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Going Through Changes

Cogley, Kimberly MSN, BSN, MBA

Journal of Pediatric Surgical Nursing: July/September 2019 - Volume 8 - Issue 3 - p 54
doi: 10.1097/JPS.0000000000000214
Message From the President
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Kimberly Cogley, MSN, BSN, MBA

The author declares no conflict of interest.

As we go day by day through life, we deal with many changes. Could you imagine if our lives were the same each day? As my children were growing up, there were many times that they needed help with their homework. One day, when my daughter was in grade school, she was working on her math homework and appeared to be struggling. So, I went help her. As I worked to show her how to solve the problem, she proceeded to tell me that I was doing it wrong. The way she was being taught was much different than how I was taught. We sat and read through the chapter to figure out how to solve the problem.

Each day, we are faced with changes whether we are at home, work, church, or even the grocery store. Is change something that is easy to accept? As a nurse, could you imagine going to work every day and not having the intravenous pump that you program to infuse your fluids or medications? What if instead you need to calculate and then count the number of drops per minute you had to administer the fluids to ensure the patient was receiving the right amount of intravenous hydration ordered by the physician?

As you rush out of your door each day, how would you function if you left your phone at home? Each of you would have a different answer for this question. Some people would be able to function just fine, whereas for others, that phone is their lifeline and their day would be ruined until they were able to get their hands back on their phone. As I think back to when I was growing up, we did not have cell phones. If we wanted to talk to our friends, we would either have to call them using the phone that was connected to the wall in the main room of our house or we put on our shoes and walked to that person's house to have a conversation.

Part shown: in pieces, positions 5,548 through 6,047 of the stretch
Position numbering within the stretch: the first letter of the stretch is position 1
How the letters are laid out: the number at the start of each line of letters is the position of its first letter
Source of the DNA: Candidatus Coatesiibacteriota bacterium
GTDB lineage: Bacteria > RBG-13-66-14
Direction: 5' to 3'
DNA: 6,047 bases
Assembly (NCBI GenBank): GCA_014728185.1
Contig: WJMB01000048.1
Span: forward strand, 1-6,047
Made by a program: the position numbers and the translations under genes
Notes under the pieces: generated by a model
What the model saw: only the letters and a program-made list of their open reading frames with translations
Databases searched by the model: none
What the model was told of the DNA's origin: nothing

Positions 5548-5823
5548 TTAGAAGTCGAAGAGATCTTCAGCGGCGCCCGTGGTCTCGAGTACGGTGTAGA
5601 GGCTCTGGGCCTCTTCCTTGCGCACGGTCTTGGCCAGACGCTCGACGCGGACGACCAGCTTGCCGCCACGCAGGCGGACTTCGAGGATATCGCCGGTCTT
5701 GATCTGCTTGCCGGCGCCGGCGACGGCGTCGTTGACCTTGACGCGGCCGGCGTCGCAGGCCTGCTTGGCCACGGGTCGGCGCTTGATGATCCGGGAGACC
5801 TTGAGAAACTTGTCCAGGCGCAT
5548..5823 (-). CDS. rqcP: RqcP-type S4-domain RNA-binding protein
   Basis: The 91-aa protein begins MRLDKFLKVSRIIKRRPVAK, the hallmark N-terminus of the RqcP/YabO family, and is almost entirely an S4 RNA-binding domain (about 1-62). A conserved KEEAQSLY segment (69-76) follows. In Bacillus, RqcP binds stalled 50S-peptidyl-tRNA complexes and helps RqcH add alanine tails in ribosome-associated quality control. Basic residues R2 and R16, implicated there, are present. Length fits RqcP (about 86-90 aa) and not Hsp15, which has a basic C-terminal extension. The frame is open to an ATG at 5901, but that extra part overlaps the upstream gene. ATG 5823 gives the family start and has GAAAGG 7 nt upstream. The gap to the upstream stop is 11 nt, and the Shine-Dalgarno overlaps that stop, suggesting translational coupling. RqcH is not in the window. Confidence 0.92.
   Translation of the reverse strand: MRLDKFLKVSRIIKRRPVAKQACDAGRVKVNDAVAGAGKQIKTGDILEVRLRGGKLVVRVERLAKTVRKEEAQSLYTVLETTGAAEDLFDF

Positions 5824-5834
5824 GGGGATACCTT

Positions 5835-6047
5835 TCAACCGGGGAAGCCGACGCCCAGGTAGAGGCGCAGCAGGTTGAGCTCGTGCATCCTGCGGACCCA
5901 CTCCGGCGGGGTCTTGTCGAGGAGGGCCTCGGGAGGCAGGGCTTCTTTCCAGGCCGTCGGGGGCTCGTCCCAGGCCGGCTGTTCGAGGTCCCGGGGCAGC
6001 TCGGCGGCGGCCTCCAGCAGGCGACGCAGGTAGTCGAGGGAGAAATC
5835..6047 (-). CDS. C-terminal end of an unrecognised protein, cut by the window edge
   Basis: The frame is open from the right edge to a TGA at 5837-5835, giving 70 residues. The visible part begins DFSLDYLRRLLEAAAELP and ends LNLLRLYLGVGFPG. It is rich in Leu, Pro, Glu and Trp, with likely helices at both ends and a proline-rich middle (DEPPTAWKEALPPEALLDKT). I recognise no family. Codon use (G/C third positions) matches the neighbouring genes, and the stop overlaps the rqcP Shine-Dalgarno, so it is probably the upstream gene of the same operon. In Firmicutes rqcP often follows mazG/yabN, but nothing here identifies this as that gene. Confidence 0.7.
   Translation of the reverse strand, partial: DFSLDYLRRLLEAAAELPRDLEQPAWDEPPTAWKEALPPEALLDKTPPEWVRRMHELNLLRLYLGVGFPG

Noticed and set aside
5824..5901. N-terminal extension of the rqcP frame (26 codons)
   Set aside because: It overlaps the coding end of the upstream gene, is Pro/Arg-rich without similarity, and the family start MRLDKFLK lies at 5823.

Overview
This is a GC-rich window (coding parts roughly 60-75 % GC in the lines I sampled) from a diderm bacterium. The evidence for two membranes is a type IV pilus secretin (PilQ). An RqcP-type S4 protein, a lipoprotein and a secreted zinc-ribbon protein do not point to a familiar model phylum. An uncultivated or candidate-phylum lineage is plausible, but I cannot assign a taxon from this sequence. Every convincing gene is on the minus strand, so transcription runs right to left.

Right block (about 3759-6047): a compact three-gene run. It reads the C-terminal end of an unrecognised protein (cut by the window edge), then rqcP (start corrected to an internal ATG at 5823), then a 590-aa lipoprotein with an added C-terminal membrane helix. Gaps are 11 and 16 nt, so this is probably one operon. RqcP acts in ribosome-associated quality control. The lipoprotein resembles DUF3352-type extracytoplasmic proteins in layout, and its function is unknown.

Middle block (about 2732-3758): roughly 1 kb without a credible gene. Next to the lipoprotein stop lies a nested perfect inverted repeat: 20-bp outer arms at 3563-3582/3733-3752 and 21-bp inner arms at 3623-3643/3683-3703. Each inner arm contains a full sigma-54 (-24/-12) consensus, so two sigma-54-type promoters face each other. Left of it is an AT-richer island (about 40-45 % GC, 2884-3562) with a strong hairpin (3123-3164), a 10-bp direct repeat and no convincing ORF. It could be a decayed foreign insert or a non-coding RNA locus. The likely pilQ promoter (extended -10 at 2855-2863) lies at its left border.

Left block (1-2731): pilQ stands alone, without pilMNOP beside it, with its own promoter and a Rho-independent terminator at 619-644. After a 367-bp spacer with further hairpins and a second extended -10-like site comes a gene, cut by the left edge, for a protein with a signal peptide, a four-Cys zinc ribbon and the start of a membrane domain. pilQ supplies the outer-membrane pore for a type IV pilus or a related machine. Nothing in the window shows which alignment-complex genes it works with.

As I look back through the APSNA history (https://www.apsna.org/page/History90s), the organization has gone through many changes. The first meeting to discuss starting an organization was in 1991 and was held over breakfast. The first annual meeting was in 1993. At that time, 44 nurses were present and their membership that year was 107. They held a 1-day educational session with a business meeting the following day. If you have not yet had the opportunity to read the history, I encourage you to spend some time on that page. There has been a lot of effort to provide this history to the membership, and it is fascinating. As the Board of Directors change each year, the mission and vision guide them in what projects to undertake. As President, one of my initiatives is to partner with the membership to increase involvement in APSNA, to give you the voice, and to be part of the change process. Serving on the board is very rewarding, and we are always in search of members to run for an open position. For the upcoming elections, we are looking for the following positions to be filled: Director of Education, Secretary, Director of Practice and Quality, Director of Program, and President Elect. If you are interested, please reach out to a member of the nominations committee. As APSNA continues to grow, changes are going to be made. Change is difficult! Everyone may not agree with the changes that are made, but are you going to dig your heels into the ground or will you embrace the changes? Be a changemaker, and become involved in APSNA. As George Bernard Shaw said, “Progress is impossible without change, and those who cannot change their minds cannot change anything.”

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